|Titre :||Hepatitis C services at harm reduction centres in the European Union: a 28-country survey (2019)|
|Auteurs :||J. M. PERICAS ; D. J. BROMBERG ; D. OCAMPO ; E. SCHATZ ; I. WAWER ; P. WYSOCKI ; K. SAFREED-HARMON ; J. V. LAZARUS|
|Type de document :||Article : Périodique|
|Dans :||Harm Reduction Journal (Vol.16, n°20, 2019)|
|Article en page(s) :||10 p.|
|Discipline :||MAL (Maladies infectieuses / Infectious diseases)|
Thésaurus TOXIBASEENQUETE ; HEPATITE ; REDUCTION DES RISQUES ; PRISE EN CHARGE ; DEPISTAGE ; TEST ; TRAITEMENT ; ACCES AUX SOINS
Thésaurus GéographiqueEUROPE ; UNION EUROPEENNE
Background: In the context of the WHO’s 2016 Viral Hepatitis Strategy and the introduction of treatment that can cure more than 95% of cases with hepatitis C virus (HCV) infection, the European Joint Action on HIV and Co-infection Prevention and Harm Reduction (HA-REACT) undertook a study in the member states of the European Union (EU). It aimed to determine service providers' understanding of the current services in their respective countries and the barriers experienced by PWID in accessing HCV testing, care and treatment services in their country.
Methods: In 2017, 38 purposively selected harm reduction service providers completed a 26-item English-language online survey addressing the availability, accessibility and funding of HCV services at harm reduction centres. HCV-related data and reported findings were extracted by country or by responding organization.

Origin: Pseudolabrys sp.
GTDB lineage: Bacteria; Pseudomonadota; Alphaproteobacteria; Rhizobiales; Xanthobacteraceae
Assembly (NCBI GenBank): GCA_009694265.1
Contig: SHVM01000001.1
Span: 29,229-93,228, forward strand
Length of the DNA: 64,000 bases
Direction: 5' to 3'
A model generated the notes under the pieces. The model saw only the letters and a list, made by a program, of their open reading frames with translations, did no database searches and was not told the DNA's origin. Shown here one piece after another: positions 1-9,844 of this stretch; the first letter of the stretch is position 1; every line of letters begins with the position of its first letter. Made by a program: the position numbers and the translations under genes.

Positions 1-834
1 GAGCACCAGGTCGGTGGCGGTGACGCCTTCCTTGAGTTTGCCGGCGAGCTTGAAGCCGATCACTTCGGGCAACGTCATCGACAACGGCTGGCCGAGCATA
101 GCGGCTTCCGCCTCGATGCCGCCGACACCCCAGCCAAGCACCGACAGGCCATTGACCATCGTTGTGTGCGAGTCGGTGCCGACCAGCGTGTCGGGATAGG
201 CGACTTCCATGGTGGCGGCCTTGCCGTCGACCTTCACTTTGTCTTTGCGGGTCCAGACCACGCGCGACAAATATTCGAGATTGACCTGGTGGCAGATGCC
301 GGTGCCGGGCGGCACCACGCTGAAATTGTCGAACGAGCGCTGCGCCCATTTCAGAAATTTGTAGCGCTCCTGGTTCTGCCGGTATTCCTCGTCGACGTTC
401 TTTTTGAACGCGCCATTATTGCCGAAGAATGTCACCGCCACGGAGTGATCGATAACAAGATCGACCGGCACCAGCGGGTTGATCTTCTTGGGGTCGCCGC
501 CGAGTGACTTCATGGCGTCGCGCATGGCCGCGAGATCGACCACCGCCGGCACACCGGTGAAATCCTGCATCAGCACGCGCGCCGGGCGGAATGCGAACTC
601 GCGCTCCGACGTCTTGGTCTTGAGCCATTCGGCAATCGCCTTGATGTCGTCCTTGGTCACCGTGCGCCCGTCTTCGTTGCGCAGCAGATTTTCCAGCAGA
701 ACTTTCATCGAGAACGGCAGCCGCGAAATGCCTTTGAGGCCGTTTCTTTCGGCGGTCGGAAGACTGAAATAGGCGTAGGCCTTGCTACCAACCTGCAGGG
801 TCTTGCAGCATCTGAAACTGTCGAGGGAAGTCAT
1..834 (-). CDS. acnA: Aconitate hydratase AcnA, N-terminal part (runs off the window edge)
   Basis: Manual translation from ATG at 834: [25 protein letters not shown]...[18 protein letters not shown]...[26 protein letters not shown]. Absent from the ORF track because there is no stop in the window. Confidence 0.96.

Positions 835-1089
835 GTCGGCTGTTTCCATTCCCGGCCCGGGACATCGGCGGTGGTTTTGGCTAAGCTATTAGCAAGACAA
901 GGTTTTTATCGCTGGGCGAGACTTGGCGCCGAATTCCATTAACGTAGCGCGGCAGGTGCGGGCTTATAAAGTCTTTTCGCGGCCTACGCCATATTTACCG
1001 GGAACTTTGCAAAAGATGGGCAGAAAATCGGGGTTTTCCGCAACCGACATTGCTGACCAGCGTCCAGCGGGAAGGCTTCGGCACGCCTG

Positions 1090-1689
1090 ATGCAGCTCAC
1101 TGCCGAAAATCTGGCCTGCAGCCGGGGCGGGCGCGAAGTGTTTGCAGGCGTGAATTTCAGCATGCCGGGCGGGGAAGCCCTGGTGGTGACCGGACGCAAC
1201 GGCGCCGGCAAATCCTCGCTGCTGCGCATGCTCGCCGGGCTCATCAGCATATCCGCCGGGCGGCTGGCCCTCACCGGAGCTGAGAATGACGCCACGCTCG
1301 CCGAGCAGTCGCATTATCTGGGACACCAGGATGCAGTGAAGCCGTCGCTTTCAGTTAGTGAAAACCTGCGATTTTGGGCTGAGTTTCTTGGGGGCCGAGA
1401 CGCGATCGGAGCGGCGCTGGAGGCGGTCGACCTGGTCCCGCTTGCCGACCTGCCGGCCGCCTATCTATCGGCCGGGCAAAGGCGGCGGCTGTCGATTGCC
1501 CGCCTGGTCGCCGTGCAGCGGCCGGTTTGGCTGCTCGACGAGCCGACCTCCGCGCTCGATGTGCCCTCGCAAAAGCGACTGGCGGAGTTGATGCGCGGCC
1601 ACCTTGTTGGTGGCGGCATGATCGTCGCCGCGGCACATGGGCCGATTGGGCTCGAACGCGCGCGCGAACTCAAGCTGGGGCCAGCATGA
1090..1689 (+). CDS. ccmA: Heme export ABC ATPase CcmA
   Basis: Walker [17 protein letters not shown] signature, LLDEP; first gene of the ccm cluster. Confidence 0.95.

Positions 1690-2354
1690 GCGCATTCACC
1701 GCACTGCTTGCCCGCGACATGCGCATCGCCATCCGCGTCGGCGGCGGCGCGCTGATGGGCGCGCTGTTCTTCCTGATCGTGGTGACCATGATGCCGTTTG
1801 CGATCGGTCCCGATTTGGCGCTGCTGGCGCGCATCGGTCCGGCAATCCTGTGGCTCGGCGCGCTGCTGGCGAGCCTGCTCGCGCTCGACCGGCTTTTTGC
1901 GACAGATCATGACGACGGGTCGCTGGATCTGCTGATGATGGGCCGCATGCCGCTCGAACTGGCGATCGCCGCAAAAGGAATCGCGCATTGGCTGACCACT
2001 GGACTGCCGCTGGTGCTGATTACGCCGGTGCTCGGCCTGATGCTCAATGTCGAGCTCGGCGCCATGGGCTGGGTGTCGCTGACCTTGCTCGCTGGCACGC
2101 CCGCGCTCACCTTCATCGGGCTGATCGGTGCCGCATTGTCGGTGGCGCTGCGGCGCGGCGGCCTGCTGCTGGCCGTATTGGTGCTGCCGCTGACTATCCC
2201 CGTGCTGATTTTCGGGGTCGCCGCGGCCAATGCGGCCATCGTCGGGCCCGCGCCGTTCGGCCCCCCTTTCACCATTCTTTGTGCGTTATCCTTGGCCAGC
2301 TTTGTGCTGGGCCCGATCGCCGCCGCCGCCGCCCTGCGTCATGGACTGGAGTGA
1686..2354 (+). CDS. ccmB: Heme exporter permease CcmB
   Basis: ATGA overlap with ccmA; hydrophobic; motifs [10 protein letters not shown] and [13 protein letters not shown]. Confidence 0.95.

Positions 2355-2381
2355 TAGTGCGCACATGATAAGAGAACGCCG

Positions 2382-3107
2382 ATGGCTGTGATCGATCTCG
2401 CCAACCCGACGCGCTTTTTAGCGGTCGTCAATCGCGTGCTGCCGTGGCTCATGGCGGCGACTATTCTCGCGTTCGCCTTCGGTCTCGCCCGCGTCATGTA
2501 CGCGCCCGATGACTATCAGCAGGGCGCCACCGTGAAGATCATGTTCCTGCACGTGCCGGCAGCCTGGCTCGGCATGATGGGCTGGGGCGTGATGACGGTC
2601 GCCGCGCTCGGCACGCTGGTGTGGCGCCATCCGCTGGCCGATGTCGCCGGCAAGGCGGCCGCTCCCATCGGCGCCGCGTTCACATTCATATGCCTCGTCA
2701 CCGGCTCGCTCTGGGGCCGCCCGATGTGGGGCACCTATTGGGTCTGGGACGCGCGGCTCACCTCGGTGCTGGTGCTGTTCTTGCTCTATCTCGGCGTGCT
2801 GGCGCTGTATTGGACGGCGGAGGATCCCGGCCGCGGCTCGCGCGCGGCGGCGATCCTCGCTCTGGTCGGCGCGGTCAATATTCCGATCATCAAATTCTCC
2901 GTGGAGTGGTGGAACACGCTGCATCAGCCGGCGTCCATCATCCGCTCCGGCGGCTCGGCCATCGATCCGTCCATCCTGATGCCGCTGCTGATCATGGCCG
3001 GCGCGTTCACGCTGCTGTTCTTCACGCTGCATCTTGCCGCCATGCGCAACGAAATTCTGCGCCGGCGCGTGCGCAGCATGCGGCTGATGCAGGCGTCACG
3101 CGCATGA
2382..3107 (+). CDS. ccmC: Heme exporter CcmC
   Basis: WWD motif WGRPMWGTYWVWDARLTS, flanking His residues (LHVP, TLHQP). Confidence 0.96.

Results: Responses were received from all EU member states. Respondents from 23 countries reported that HCV tests are offered by harm reduction services in their countries, and eight countries reported that addiction specialists in their countries are able to prescribe HCV therapy. Almost half of the respondents (45%) said that their respective organizations had established referral systems with centres providing HCV treatment.
Conclusions: Not all EU member states have harm reduction services that provide HCV tests, and many do not have established referral systems with treatment providers. Moreover, the inability of addiction specialists to prescribe HCV treatment points to missed opportunities to make treatment more accessible. Further, discrepancies were noted between the available HCV services and stakeholders’ knowledge about their availability.
|Domaine :||Drogues illicites / Illicit drugs|
|Refs biblio. :||54|
|Affiliation :||Barcelona Institute for Global Health (ISGlobal), Hospital Clinic, University of Barcelona, Carrer Rossello, Barcelona, Spain|